Monday, May 5, 2014

West Round 2 Preview: (2) Oklahoma City Thunder vs. (3) Los Angeles Clippers

There are four All-Stars in the series, but Scott Brooks might be the pivotal character.
By Jeremy Conlin (@jeremy_conlin)

By The Numbers

Oklahoma City:
59-23 (34-7 Home; 25-16 Road)
PPG: 106.2 (5th); PPG Allowed: 99.8 (12th)
+6.3 Average Scoring Margin (3rd)
Off Rating: 108.1 (7th); Def Rating: 101.0 (5th)
+7.1 Net Efficiency Rating (3rd)

Los Angeles:
57-25 (34-7 Home; 23-18 Road)
PPG: 107.9 (1st); 101.0 (14th)
+7.0 Average Scoring Margin (2nd)
Off Rating: 109.4 (1st); Def Rating: 102.1 (7th)
+7.3 Net Efficiency Rating (2nd)

Season Series: Tied 2-2
Los Angeles 111, Oklahoma City 103 (November 13)
Oklahoma City 105, Los Angeles 91 (November 21)
Los Angeles 125, Oklahoma City 117 (February 23)
Oklahoma City 107, Los Angeles 101 (April 9)

Players To Watch

Kevin Durant

Does this seem reductive to you? It probably should. Yes, I'm telling you that Oklahoma City's best player and the soon-to-be-announced Most Valuable Player of the league is going to be a key guy in this series.

Here's why - The Clippers do not have a soul on their roster that can guard him. Matt Barnes and Danny Granger are going to be the two that spend the most time on him, but neither have the athletic ability any longer to stick with him for 48 minutes (or even 24 minutes each). J.J. Redick is a good team defender, but doesn't have the size or the skill to deal with Durant one-on-one. Jamal Crawford would get torched. Jared Dudley has fallen out of the rotation and probably wouldn't even be a good matchup anyway. If worst comes to worst, we might even see Blake Griffin or (gulp) Hedo Turkoglu try to check Durant. There's a real possibility that Durant averages 40 per game in this series, even more so if Oklahoma City spends time playing small and Serge Ibaka is pulling DeAndre Jordan away from the basket.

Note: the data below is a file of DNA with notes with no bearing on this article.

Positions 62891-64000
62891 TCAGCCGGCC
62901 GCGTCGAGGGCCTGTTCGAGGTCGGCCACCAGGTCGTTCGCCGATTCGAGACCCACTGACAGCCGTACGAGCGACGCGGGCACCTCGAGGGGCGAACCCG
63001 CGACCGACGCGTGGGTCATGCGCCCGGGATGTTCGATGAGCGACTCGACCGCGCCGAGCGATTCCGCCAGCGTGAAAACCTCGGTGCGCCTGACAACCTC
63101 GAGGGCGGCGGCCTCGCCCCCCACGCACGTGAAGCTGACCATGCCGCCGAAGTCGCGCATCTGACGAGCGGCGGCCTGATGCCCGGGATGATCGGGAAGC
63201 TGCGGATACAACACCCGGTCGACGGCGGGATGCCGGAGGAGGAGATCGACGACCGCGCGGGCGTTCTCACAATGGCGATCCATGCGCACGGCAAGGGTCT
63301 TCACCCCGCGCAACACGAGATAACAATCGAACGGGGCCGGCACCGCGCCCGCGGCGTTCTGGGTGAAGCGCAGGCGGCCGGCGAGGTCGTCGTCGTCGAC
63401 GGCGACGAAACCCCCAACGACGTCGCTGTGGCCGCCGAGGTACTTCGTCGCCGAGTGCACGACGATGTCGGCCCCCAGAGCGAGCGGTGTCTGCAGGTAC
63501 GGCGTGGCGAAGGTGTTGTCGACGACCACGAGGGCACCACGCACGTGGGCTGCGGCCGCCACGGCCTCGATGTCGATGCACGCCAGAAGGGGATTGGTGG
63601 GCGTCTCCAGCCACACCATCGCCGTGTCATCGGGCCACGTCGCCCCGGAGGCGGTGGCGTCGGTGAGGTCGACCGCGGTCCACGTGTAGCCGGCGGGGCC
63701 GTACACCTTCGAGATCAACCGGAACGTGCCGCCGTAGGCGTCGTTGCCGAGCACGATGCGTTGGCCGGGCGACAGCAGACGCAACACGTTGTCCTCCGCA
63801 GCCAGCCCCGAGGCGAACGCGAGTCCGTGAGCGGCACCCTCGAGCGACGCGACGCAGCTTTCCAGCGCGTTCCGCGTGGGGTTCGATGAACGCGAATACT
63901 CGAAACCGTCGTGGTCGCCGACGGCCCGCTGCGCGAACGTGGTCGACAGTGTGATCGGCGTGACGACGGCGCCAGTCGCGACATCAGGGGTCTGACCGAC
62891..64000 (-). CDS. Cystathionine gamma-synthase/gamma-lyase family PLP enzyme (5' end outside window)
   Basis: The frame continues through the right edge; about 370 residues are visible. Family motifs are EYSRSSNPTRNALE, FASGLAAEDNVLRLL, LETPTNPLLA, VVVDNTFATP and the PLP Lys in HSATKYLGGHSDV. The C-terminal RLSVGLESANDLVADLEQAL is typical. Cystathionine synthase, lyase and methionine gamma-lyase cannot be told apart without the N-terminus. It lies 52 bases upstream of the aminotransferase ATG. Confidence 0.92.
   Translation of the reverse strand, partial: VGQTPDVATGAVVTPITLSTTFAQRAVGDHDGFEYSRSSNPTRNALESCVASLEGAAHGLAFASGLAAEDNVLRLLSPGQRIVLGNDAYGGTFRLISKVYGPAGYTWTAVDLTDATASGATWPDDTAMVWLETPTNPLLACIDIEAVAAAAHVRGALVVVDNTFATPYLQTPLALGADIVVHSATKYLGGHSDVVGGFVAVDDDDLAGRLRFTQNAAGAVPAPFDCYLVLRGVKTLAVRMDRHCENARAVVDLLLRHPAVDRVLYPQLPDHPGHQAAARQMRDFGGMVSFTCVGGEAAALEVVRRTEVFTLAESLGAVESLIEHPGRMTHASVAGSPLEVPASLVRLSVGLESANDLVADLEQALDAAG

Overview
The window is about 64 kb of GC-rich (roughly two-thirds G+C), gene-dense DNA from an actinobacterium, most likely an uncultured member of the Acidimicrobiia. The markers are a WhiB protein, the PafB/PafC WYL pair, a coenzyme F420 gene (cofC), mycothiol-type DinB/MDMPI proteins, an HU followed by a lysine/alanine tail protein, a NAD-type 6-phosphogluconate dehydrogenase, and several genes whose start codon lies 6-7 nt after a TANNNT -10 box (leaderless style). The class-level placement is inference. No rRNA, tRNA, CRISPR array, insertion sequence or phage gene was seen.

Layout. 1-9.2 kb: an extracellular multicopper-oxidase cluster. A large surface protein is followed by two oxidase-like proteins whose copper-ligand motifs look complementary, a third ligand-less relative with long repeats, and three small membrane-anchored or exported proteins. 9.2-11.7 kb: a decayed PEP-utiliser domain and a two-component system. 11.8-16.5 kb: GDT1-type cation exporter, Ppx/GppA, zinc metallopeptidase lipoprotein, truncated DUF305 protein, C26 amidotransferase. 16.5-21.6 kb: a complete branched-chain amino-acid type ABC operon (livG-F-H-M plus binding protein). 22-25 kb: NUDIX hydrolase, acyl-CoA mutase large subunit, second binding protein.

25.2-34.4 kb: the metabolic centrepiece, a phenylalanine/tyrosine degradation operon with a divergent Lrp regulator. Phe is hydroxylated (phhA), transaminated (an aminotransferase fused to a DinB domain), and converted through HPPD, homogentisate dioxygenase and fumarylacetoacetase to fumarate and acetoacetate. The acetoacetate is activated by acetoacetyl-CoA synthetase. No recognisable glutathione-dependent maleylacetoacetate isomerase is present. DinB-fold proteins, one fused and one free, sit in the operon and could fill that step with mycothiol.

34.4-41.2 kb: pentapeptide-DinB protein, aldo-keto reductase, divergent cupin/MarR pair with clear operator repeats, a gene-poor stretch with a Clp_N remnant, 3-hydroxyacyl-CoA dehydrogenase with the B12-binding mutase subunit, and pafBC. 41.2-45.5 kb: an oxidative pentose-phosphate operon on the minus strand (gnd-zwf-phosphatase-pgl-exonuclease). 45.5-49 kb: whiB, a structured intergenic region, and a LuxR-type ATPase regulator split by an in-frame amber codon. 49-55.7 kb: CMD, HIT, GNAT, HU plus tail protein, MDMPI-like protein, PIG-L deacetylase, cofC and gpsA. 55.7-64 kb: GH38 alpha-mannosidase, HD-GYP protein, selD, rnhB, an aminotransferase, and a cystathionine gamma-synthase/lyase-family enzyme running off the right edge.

The Clippers' only real hope of containing Durant is to double-team and trap him every time he comes off a screen and hope that you can win the 4-on-3 behind the play by swarming the rest of the defense towards Westbrook and praying to God that nobody on the team can knock down a three.

Blake Griffin

Again, if this seems reductive, it's because it is.

Like Los Angeles with Durant, Oklahoma City doesn't have a great defensive matchup for Griffin. He's stronger than Serge Ibaka and could cause a lot of problems on the offensive boards, he's quicker than Kendrick Perkins and could cause a lot of problems facing up from the wing, and he's too crafty for the rookie Steven Adams. When Oklahoma City goes small with Durant at power forward, Griffin should be able to bully his way to the basket whenever he wants.

The Thunder's best bet is Nick Collison, who fell out of favor towards the end of the Memphis series - he played just seven minutes in Game 6 and did not appear in Game 7. Griffin struggled at times in Round 1 against Draymond Green, a similar defender with quick hands and feet but also some size to prevent being pushed around too much.

The one concern for Griffin is foul trouble. He fouled out in Game 1 and Game 6 (both close losses) and had five each in Games 5 and 7. When he committed four or more fouls in Round 1, he averaged 19.2 points and shot 45.7 percent from the floor. When he had fewer than four fouls, he averaged 33.5 points and shot 66.7 percent from the floor. A bit of a disparity. Small sample size, yes, but it suggests that when he's able to be more aggressive going to the basket and fighting for rebounds, he's a different (read: more effective) offensive player.

The Case For Oklahoma City